The Picture of Dorian Gray - Review

The Picture of Dorian Gray - Review
Oscar Wilde's The Picture of Dorian Gray starts off with Lord Henry Wotton and Dorian Gray having a discussion on the philosophy of beauty and pleasure, as Dorian is being painted by Lord Henry’s artist friend, Basil Hallward. Basil is awed by the attractiveness and innocence that Dorian exudes, and thus becomes enamored by him. He offers to paint Dorian because he believes Dorian's looks will give his art new meaning. As Dorian continues his discourse with Lord Henry and continues to absorb Lord Henry's view on life, he begins to believe that the only thing worth pursuing in life is beauty and self fulfillment. He suddenly realizes that one day his great looks will in time fade, and he inwardly begins to wish that Basil's portrait of him would instead age in his place, so that he may keep his youthful good looks forever.

Surprisingly, his wish is granted, and he begins to live a life of debauchery, crime and promiscuity. He becomes greatly obsessed with aesthetics and beauty, aiming to find pleasure in everything in life, regardless of who gets hurt in the process. His fiance commits suicide because of his rejection of her, and rather than be remorseful or even mourn her death, he chooses to find beauty in the act of death, calling it a 'tragic drama' that's artfully beautiful. The more promiscuity he converts to, the younger and better-looking he becomes, and the more his sins become physically reflected in his portrait, giving it a disfiguring and aging look.

Wilde raises various themes in this literary fiction: themes of vanity and narcissism; the power of influence, and; beauty and aesthetics. What is beauty? Is it real or artificial? Is it better to look good than to actually be good?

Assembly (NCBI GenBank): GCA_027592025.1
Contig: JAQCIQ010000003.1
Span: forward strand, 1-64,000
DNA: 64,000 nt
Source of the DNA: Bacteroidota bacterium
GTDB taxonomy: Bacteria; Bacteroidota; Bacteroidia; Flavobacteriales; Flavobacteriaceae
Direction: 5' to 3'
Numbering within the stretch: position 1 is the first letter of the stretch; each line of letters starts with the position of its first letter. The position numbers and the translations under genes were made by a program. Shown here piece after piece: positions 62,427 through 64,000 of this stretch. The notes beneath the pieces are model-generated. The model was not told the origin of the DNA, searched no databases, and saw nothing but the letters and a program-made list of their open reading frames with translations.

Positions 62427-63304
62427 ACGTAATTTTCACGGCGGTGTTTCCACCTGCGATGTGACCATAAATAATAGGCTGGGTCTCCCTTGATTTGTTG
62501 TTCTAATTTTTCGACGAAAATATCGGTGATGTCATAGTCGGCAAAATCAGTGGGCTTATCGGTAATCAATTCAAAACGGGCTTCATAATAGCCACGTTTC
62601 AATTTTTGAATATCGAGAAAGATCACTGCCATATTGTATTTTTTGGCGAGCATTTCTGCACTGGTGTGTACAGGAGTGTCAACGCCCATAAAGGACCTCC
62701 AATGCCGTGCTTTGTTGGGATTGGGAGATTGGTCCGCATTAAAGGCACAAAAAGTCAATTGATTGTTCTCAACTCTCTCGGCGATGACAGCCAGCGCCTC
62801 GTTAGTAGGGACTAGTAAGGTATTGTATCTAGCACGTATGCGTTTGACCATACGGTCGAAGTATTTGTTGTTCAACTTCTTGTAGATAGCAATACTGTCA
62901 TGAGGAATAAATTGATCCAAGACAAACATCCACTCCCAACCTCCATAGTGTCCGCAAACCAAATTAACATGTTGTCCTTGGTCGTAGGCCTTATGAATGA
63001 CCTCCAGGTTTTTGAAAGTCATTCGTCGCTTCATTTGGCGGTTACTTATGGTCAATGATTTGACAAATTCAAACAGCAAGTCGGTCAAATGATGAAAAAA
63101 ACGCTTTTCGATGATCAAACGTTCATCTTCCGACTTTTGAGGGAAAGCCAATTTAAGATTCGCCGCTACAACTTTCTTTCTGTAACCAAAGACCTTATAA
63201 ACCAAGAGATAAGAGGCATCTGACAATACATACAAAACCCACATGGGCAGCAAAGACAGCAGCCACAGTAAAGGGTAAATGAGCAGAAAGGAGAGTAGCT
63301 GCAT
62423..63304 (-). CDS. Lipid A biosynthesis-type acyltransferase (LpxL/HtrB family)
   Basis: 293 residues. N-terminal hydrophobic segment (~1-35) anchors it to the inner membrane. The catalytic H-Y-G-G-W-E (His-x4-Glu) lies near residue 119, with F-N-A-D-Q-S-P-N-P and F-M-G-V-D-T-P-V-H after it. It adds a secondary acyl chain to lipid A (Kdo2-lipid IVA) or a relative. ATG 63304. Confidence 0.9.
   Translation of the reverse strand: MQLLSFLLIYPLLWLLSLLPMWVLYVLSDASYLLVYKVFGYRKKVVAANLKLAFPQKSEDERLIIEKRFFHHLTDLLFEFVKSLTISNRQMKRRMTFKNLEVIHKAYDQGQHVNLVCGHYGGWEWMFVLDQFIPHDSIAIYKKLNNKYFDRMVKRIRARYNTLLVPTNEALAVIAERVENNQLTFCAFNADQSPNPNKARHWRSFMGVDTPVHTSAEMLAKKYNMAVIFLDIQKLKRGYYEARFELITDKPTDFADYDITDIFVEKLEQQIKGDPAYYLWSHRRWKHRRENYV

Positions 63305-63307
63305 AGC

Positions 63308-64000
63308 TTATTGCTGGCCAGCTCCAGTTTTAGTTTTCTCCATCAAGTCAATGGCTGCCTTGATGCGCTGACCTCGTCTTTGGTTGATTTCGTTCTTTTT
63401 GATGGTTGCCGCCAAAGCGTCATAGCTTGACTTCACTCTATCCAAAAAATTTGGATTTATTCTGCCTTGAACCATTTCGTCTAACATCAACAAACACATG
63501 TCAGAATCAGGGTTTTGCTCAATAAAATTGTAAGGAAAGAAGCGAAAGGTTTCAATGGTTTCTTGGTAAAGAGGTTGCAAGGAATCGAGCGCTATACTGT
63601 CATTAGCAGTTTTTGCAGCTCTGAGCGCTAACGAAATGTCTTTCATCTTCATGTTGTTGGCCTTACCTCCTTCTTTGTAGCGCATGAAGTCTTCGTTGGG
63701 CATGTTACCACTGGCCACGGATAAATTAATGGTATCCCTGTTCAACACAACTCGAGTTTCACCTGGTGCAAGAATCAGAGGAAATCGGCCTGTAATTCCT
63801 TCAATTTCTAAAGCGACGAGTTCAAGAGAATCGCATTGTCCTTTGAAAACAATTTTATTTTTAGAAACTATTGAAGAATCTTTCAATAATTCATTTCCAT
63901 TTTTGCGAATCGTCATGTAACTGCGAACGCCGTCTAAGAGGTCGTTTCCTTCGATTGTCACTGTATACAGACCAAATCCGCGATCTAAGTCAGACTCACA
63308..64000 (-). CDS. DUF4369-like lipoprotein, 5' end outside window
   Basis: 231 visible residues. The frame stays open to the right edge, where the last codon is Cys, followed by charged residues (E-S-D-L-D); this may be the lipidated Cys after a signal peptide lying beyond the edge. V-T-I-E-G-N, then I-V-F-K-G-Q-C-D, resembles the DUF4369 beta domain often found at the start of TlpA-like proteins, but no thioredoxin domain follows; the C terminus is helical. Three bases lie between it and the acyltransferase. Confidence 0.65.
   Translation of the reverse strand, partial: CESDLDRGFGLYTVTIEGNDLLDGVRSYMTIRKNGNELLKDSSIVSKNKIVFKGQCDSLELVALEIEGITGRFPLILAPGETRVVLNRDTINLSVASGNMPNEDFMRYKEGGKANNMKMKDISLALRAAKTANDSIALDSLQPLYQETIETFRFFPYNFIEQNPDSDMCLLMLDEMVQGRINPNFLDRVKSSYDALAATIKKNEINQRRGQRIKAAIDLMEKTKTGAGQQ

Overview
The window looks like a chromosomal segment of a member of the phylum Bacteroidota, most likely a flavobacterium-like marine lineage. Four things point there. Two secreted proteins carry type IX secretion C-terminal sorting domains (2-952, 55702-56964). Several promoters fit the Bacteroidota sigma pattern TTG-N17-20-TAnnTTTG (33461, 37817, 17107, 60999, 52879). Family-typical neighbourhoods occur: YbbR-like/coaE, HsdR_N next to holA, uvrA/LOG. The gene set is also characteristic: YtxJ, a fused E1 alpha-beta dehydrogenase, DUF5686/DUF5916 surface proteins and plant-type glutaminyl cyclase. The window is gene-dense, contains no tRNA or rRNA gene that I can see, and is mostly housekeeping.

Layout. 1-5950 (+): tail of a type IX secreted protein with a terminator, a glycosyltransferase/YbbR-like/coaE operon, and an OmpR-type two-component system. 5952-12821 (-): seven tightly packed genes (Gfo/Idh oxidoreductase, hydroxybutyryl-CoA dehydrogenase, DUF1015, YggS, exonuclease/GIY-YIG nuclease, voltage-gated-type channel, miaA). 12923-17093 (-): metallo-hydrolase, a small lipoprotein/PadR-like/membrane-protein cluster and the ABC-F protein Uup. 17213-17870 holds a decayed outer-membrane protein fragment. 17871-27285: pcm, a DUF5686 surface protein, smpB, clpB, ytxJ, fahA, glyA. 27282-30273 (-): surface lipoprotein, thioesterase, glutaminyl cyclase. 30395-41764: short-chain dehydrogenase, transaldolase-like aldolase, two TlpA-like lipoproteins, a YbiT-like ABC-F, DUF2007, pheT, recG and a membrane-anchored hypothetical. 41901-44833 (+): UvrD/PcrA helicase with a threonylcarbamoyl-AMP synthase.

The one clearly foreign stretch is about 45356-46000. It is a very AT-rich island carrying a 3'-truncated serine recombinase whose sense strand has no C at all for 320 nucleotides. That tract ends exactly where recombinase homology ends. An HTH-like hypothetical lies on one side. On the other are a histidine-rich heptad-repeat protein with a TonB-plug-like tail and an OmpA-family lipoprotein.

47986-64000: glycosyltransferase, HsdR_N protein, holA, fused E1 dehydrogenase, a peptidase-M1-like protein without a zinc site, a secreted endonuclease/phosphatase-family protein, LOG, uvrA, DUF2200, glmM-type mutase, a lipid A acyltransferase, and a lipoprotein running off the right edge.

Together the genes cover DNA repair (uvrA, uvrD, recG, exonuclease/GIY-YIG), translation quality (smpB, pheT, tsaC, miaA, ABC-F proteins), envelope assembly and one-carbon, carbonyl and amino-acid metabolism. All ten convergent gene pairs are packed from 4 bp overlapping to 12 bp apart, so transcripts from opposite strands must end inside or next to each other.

The power of influence is also perceived as Dorian is strongly influenced by Lord Henry and his strong perceptions about what life should be about. Are we ever able to make single-handed decisions on our own, or are we all inherently influenced, directly or indirectly, by what we hear, see, or perceive...

This is a work of fiction that is worth reading; it's very heavy on literary aesthetics as it gives us much food for thought and permits us to question our actions. Do we have the right intention in mind when we act the way we do, or make certain decisions? What do people see when they see you? Do they see the real you or the artificial? Is your 'physical portrait' - what you present to the world - properly representing what really lies in your heart, or are you leading a 'double' life?

The Picture of Dorian Gray is classic Lit Fic at its very best! Grab a copy at your local library or bookstore when you get a chance, if you've never read it. I'd love to know what you think of it!

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